Now, a large international study involving NIH-supported researchers provides a biological mechanism that may explain how exposure to cigarette toxins during fetal development can produce these health problems [1]. That evidence centers on the impact of the toxins on the epigenome of the infant’s body tissues. The epigenome refers to chemical modifications of DNA (particularly methylation of cytosines), as well as proteins that bind to DNA and affect its function. The genome of an individual is the same in all cells of their body, but the epigenome determines whether genes are turned on or off in particular cells. The study found significant differences between the epigenetic patterns of babies born to women who smoked during pregnancy and those born to non-smokers, with many of the differences affecting genes known to play key roles in the development of the lungs, face, and nervous system.


Snapshots of Life: Fish Awash in Color

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Skin cells from a genetically engineered zebrafish

Credit: Chen-Hui Chen, Duke University

If this image makes you think of a modern art, you’re not alone. But what you’re actually seeing are hundreds of live cells from a tiny bit (0.0003348 square inches) of skin on the tail fin of a genetically engineered adult zebrafish. Zebrafish are normally found in tropical freshwater and are a favorite research model to study vertebrate development and tissue regeneration. The cells have been labeled with a cool, new fluorescent imaging tool called Skinbow. It uniquely color codes cells by getting them to express genes encoding red, green, and blue fluorescent proteins at levels that are randomly determined. The different ratios of these colorful proteins mix to give each cell a distinctive hue when imaged under a microscope. Here, you can see more than 70 detectable Skinbow colors that make individual cells as visually distinct from one another as jellybeans in a jar.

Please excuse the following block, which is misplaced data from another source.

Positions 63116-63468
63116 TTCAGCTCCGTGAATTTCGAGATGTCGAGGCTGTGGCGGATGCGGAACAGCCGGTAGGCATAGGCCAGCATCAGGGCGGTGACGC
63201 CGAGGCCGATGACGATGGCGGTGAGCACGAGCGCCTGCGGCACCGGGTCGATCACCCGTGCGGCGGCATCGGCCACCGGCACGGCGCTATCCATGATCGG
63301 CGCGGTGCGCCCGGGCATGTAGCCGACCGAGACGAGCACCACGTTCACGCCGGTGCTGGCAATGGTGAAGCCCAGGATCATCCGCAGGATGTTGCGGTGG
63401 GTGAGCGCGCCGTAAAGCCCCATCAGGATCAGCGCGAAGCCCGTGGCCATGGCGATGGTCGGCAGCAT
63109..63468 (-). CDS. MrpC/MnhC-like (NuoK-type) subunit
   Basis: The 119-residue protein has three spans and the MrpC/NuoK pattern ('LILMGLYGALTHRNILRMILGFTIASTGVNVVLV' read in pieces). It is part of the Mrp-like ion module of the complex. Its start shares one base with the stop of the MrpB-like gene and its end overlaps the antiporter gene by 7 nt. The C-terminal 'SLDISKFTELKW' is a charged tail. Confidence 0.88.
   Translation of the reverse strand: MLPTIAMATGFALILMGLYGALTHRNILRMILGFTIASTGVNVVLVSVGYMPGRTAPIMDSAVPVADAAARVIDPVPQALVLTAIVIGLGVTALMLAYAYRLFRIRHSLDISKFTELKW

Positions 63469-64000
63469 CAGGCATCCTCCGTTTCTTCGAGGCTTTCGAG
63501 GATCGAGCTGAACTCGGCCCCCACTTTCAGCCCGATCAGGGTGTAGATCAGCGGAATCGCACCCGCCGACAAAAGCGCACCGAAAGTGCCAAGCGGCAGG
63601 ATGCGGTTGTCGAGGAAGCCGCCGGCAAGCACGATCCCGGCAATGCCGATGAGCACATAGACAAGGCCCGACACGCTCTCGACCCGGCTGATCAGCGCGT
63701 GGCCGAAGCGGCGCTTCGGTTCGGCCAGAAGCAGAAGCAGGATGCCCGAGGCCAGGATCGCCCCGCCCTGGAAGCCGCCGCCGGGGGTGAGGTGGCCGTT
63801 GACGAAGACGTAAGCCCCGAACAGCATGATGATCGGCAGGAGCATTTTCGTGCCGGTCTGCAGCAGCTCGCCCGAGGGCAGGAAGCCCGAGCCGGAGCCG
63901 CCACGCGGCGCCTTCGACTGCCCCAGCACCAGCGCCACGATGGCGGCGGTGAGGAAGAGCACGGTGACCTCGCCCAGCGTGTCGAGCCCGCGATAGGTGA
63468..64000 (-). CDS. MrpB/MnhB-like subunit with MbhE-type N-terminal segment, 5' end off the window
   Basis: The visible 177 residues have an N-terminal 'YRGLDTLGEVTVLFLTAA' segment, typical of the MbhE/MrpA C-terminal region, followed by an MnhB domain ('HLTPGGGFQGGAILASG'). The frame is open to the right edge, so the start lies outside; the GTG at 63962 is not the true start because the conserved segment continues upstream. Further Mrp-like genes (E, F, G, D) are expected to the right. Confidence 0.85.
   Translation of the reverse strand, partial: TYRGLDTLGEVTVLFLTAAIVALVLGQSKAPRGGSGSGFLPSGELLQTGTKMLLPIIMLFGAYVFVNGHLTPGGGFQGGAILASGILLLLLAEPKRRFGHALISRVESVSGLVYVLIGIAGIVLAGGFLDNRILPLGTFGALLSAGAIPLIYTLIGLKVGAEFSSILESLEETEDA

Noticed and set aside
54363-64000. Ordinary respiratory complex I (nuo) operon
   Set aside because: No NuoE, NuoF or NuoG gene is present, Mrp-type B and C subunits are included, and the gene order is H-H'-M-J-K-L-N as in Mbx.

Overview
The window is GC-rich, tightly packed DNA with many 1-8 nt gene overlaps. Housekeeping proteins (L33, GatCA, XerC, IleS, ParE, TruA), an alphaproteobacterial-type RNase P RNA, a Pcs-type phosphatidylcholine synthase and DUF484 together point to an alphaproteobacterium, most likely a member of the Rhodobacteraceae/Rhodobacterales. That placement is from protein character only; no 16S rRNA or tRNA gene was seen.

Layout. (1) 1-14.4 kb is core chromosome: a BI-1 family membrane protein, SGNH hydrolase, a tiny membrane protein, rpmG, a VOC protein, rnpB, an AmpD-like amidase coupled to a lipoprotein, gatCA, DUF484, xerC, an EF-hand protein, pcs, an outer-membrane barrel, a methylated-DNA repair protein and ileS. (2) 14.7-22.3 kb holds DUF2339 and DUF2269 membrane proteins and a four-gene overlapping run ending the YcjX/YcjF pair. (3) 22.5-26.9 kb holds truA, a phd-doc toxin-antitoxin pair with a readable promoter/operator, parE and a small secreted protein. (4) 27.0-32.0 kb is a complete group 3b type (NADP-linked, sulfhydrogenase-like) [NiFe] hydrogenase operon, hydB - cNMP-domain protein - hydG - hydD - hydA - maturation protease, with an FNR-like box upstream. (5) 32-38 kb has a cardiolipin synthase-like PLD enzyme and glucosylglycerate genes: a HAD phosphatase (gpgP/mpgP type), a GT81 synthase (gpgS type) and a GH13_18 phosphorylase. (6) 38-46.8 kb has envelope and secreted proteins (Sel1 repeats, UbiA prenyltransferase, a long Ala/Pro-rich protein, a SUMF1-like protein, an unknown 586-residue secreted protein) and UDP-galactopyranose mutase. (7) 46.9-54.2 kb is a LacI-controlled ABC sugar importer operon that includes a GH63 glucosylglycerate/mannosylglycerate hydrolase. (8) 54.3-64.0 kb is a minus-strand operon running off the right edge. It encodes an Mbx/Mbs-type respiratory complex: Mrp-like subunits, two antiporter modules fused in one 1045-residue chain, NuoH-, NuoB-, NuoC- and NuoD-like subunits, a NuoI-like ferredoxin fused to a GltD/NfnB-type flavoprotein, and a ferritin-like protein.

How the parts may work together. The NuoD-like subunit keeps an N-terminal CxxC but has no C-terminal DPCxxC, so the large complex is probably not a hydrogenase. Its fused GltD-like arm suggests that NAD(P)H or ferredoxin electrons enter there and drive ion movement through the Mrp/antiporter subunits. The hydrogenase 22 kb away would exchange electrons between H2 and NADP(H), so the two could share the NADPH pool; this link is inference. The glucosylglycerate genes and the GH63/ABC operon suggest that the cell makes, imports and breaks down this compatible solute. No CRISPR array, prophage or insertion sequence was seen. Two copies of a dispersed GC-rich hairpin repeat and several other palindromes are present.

Skinbow is the creation of NIH-supported scientists Chen-Hui Chen and Kenneth Poss at Duke University, Durham, NC, with imaging computational help from collaborators Stefano Di Talia and Alberto Puliafito. As reported recently in the journal Developmental Cell [1], Skinbow’s distinctive spectrum of color occurs primarily in the outermost part of the skin in a layer of non-dividing epithelial cells. Using Skinbow, Poss and colleagues tracked these epithelial cells, individually and as a group, over their entire 2 to 3 week lifespans in the zebrafish. This gave them an unprecedented opportunity to track the cellular dynamics of wound healing or the regeneration of lost tissue over time. While Skinbow only works in zebrafish for now, in theory, it could be adapted to mice and maybe even humans to study skin and possibly other organs.